Rx for Readers: Shining bright from the water pipe

What does the ban on fluoridation in drinking water mean for your children?

By
October 30, 2014 15:38
4 minute read.
Tap water

Tap water [illustrative]. (photo credit: INIMAGE)

We have a two-year-old child and were disturbed to read that Health Minister Yael German decided on her own, in contravention of professional advice, to prohibit fluoridation of drinking water all around the country. We would like to know what to do, as we depended on fluoride to protect our daughter’s teeth beyond giving her healthy food and brushing her teeth twice a day. We asked our dentist, but he said he didn’t know because since he went to dental school, there had always been fluoridation of our water supply. – B.N., Or Akiva

Judy Siegel-Itzkovich replies:
When the health minister announced her decision, the ministry said it would spend millions on a program to give fluoride drops to young children in tipat halav (well-baby) centers. Since then, when I recently asked the ministry’s public health head, Prof. Itamar Grotto, what parents should do, he offered no details on such a program and could only advise them to “go to the child’s dentist.”

However, Prof. Ted Tulchinsky, who is among those who filed an appeal to the High Court of Justice to overturn German’s decision, has advice for parents.

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Tulchinsky was head of public health at the ministry for years, is a longtime lecturer at the Hebrew University-Hadassah School of Public Health and Community Medicine, and is the newly appointed dean of Ashkelon Academic College’s department of health sciences.

Prof. Ted Tulchinsky replies:
Academic dentists and public health experts are very upset about Yael German’s inane decision to ban fluoridation without even allowing an option for all mayors and heads of local authorities to provide fluoride in the drinking water.

Her decision was taken against the advice of ministry staff and academic and professional experts in the field.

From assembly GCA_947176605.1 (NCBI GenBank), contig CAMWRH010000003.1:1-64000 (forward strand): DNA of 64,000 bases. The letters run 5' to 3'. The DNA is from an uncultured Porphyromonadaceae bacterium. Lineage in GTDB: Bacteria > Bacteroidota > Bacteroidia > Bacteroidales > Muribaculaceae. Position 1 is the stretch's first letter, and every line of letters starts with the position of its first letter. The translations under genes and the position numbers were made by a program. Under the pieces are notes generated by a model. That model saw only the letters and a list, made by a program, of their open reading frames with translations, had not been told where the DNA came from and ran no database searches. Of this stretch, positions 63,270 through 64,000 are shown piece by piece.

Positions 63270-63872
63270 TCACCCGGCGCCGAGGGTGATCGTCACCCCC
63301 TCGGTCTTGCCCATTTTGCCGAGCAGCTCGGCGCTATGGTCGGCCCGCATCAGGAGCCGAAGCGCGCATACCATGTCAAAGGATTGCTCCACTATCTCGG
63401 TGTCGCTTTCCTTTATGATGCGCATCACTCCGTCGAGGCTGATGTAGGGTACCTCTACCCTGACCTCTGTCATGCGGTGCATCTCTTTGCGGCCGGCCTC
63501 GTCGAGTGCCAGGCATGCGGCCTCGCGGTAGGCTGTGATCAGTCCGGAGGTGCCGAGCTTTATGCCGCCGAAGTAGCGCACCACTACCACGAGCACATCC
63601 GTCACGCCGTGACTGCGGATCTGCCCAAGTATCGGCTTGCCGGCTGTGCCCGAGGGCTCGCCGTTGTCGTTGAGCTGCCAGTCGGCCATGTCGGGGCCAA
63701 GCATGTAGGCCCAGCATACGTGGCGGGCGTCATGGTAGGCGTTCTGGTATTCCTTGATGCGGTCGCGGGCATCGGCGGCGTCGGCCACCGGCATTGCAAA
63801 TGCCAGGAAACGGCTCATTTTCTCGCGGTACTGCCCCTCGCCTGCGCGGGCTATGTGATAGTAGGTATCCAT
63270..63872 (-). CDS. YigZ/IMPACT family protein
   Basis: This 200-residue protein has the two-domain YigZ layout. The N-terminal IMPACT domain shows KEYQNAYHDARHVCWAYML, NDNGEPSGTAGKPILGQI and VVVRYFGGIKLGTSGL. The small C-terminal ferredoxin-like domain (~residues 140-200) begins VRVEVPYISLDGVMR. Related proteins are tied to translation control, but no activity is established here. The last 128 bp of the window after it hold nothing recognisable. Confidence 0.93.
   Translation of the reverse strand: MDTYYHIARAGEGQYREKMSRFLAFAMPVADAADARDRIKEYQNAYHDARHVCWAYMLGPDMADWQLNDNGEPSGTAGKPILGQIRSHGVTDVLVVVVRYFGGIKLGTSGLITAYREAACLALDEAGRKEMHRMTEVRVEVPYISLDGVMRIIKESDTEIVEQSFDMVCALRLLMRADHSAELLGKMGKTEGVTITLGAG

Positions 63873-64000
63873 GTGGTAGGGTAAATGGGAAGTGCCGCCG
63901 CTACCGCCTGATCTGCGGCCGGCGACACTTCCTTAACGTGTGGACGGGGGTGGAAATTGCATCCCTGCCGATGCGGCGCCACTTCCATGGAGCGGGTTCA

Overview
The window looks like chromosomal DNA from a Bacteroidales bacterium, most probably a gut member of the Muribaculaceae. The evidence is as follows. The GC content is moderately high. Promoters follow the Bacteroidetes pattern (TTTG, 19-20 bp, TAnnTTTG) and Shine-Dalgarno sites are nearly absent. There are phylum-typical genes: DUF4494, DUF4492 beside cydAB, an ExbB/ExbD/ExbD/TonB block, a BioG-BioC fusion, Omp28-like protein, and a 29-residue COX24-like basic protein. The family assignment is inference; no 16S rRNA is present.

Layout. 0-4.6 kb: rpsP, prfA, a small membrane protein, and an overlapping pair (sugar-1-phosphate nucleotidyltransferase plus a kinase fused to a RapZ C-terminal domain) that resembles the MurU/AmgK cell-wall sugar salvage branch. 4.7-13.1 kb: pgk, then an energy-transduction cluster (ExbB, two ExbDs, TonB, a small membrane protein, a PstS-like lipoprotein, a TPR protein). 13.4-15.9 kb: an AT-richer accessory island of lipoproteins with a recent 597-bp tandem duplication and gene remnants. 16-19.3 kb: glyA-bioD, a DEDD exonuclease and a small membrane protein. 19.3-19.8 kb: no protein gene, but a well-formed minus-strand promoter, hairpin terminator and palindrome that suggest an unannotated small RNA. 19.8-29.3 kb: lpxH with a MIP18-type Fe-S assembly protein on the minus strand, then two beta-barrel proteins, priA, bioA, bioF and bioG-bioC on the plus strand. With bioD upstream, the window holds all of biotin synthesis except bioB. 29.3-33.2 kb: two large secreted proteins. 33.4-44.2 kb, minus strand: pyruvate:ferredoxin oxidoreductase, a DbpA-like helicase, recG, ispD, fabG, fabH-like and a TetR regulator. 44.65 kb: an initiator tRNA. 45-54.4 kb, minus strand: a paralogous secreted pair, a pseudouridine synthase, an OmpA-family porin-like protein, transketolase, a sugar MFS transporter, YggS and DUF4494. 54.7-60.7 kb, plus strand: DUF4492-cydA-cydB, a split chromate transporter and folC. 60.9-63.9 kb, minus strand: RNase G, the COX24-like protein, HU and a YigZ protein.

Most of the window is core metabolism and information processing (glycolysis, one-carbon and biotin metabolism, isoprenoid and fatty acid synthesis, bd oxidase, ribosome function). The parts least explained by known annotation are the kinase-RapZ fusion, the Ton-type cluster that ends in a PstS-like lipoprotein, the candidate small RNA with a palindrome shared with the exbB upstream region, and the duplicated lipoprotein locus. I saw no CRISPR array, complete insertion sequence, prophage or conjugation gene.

Stopping fluoridation is, of course, going to punish the poor and periphery populations, but the advice below must be given and promoted by all health providers and health journalists.

For a great majority of children, a sensible, low-sugar diet and at least twice-daily brushing with appropriately fluoridated toothpaste will help prevent dental caries.

The sugar issue is more important now than ever before. Sweets are bad for kids and also promote obesity. All children should regularly be taken to a dentist, who will prescribe additional measures if necessary; this should be covered under the child dental health plan.

Dental experts note that tooth decay in early childhood occurs most often in the upper and lower front teeth (incisors).

Young children need strong, healthy baby teeth, which help them chew food, speak and have enough space in their jaws for the adult teeth to grow in straight.

Tooth decay can happen when your child’s teeth come in contact with too much sugar and trigger the growth of bacteria. Acids produced by the bacteria cause tooth decay.

Many of the liquids that your child drinks, including milk, formula and fruit juice, contain sugar. Eating sugared snacks also leads to more sugar on the teeth.

How often your child drinks sugary liquids and how long the sugar stays in the mouth are also important. Never allow your child to sleep or walk around with a bottle or “sippy cup” in her or his mouth, as the sugar coats the teeth for long periods of time, causing them to decay more quickly.

Breast milk by itself is the healthiest food for babies’ teeth. It tends to slow bacterial growth and acid production, but when breast milk is alternated with sugary foods or drinks, the rate of tooth decay can be faster than with sugar alone.

Let children drink only water at night.

Parents of younger children, aged six months to a year, should be given only formula or water to drink in bottles. They should remove the bottle or stop nursing when the baby has fallen asleep. Avoid letting children walk around using a bottle of juice or milk as a pacifier. Avoid prolonged use of pacifiers, and do not dip the pacifier in honey, sugar or syrup. Begin teaching babies to drink from a cup at around six months of age. Try to stop using a bottle by 12 to 14 months.

After each feeding, gently wipe the baby’s teeth and gums with a clean washcloth or gauze to remove plaque. Begin toothbrushing as soon as your child has teeth. Initially place a small amount of non-fluoridated toothpaste – no more than the size of a pea – on a washcloth and rub gently on their teeth. You can switch to fluoridated toothpaste when you are sure that your child spits out all of the toothpaste after brushing. Older children can use a toothbrush with soft, nylon bristles. Use a very small amount of toothpaste (no more than the size of a pea). Begin flossing kids’ teeth when all of the baby teeth have erupted (usually around age two-and-a-half). Inspect the teeth regularly and begin dental visits when all of the baby teeth have erupted, or at age two or three, whichever comes first.

Rx for Readers welcomes queries from readers about medical problems. Experts will answer those we find most interesting. Write Rx for Readers, The Jerusalem Post, POB 81, Jerusalem 91000, fax your question to Judy Siegel-Itzkovich at (02) 538-9527, or email it to [email protected], giving your initials, age and place of residence.


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